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By Chiara Ghetti, MD
Associate Professor, Obstetrics and Gynecology, Division of Female Pelvic Medicine and Reconstructive Surgery, Washington University School of Medicine, St. Louis
Dr. Ghetti reports no financial relationships relevant to this field of study.
SYNOPSIS: Women with major depression undergoing surgical treatment for stress urinary incontinence have worse condition-specific quality of life than non-depressed women. Postoperatively, depressed and non-depressed women have similar incontinence severity and quality of life.
SOURCE: Siff LN, Jelovsek JE, Barber MD. The effect of major depression on quality of life after surgery for stress urinary incontinence: A secondary analysis of the Trial of Midurethral Slings. Am J Obstet Gynecol 2016;215:455.e1-9.
The main objective of this study was to determine whether baseline major depression affects urinary incontinence severity and incontinence-specific quality of life after midurethral sling surgery. This was a secondary analysis of the Trial of Midurethral slings (TOMUS) study, a multicenter, randomized equivalence trial that assigned women with stress UI to either retropubic or transobturator midurethral sling surgery. The aim of the primary TOMUS analysis was to compare 12-month cure rates between each type of midurethral sling. The reported analysis included all TOMUS subjects who completed Patient Health Questionnaire (PHQ-9), underwent midurethral sling, and completed one year of postoperative follow-up.
The main outcome measures for this analysis included the PHQ-9, which has been validated for the diagnosis of depression in primary care and specialist medical outpatient settings. Subjective outcome measures also included the following validated self-report questionnaires: the International Consultation on Incontinence Questionnaire (ICIQ) measuring incontinence severity, Incontinence Impact Questionnaire (IIQ) and the Urogenital Distress Inventory (UDI) measuring incontinence-specific quality of life, and Prolapse/Urinary Incontinence Sexual Questionnaire (PISQ-12) measuring symptom-specific sexual function.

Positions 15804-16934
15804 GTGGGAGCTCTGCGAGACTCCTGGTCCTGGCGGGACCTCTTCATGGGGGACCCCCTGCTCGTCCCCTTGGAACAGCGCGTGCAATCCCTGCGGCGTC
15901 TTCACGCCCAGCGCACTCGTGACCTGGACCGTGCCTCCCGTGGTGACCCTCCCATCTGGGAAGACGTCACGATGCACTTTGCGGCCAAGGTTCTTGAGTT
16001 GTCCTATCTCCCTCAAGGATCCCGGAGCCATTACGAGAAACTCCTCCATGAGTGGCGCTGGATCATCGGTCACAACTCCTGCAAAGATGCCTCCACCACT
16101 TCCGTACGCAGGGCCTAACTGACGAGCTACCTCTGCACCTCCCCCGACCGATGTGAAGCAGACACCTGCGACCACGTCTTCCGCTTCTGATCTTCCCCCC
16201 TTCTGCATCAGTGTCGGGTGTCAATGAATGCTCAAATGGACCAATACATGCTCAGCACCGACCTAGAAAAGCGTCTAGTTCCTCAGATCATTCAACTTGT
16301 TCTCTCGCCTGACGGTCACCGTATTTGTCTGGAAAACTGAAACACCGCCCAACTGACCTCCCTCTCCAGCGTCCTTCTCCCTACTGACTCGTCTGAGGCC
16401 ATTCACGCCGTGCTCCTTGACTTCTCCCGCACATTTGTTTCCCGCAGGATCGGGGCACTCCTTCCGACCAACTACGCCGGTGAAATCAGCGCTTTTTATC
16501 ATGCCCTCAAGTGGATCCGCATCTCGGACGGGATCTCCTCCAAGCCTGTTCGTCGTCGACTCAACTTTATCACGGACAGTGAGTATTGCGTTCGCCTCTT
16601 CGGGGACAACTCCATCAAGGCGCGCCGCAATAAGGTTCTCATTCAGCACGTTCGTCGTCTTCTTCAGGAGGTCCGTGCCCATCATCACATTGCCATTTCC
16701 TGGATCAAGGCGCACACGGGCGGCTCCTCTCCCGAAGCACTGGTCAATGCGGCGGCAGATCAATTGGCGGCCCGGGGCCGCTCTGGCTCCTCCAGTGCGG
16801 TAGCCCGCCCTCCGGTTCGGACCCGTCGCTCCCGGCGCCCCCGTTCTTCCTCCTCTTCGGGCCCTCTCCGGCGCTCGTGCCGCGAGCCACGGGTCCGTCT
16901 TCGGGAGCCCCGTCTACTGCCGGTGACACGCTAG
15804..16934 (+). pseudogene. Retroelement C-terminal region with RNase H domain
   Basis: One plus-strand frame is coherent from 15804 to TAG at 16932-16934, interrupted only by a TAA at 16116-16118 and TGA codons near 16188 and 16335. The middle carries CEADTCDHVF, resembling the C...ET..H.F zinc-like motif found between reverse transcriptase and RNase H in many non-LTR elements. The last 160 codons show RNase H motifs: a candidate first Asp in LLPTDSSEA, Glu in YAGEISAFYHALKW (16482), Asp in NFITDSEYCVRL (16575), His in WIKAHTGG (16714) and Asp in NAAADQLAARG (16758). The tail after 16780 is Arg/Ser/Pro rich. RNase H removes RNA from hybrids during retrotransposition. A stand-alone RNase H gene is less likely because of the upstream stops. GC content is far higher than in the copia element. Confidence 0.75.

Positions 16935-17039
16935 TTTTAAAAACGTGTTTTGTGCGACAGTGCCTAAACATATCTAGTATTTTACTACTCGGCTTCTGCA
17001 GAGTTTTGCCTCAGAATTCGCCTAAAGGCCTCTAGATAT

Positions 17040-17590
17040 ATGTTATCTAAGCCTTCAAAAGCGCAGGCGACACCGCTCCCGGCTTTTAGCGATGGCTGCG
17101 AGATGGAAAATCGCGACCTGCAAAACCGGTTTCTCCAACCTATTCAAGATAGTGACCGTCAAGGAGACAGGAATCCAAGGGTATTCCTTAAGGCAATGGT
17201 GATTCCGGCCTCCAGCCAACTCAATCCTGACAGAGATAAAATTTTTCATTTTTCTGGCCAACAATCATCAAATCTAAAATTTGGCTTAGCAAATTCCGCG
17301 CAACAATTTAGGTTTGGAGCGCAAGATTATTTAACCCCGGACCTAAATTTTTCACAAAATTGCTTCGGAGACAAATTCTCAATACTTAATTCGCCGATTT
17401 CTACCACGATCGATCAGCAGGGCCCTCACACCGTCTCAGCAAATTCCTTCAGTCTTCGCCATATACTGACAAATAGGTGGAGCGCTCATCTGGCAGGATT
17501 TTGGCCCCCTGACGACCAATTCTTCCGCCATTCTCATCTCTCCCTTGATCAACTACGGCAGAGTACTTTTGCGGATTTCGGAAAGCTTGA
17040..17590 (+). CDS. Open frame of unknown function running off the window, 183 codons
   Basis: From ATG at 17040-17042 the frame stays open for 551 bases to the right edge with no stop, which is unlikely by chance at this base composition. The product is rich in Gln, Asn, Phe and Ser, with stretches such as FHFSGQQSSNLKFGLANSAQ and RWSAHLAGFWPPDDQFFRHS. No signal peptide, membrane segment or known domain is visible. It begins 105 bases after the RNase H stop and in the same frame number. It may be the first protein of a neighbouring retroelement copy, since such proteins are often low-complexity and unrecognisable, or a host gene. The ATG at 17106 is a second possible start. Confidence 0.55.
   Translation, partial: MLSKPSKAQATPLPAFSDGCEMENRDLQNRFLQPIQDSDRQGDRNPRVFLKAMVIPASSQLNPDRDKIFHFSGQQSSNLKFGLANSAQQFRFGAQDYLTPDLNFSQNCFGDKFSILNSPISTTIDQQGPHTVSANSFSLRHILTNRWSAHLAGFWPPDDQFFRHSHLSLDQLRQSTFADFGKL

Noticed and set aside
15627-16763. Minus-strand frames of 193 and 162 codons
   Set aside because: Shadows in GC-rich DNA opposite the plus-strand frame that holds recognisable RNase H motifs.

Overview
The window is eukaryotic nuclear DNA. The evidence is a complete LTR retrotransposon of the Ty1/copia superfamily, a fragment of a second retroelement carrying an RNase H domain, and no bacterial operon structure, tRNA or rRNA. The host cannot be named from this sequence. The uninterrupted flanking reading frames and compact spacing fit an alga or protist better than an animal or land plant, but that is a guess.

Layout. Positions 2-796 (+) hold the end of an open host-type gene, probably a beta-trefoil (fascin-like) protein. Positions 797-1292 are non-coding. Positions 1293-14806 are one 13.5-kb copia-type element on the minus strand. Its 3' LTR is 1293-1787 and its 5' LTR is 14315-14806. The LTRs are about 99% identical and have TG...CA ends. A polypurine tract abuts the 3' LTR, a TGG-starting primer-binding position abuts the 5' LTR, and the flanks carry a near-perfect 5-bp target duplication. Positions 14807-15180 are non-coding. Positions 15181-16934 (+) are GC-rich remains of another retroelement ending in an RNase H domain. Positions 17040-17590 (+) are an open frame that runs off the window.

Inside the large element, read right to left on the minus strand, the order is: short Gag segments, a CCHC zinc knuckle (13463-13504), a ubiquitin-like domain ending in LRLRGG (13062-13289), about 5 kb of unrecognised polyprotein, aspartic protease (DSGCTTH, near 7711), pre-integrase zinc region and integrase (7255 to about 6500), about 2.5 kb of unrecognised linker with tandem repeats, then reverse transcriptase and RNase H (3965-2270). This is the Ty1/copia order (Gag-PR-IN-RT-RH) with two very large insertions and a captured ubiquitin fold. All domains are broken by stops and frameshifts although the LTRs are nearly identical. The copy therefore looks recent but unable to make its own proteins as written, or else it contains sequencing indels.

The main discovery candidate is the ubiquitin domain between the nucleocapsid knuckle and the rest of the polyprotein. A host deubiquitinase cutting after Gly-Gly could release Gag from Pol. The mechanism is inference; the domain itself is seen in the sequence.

The analysis included 526 patients, and 79 women (15%) had major depression at baseline. Depressed subjects were more likely to be younger, obese, diabetic, and current smokers. They were less likely to be white, have education level higher than high school, or have “very good” or “excellent” health. At 12 months, only 4% of the population met criteria for major depression. At baseline, depressed subjects had higher urinary incontinence severity and worse incontinence specific quality of life. At 12 months postoperatively following midurethral sling, there was no difference in incontinence severity between subjects who were or were not depressed at baseline. Postoperative condition-specific quality of life was worse in women with depression at baseline; however, after adjusting for differences between the depressed and non-depressed groups, these differences were not statistically significant. Subjects depressed at baseline maintained worse sexual function following surgery compared to the non-depressed at baseline. After adjusting for differences between groups, multivariable analyses did not show an independent association between baseline major depression and postoperative incontinence severity or quality of life. However, an independent association was found between baseline major depression and 12-month sexual function.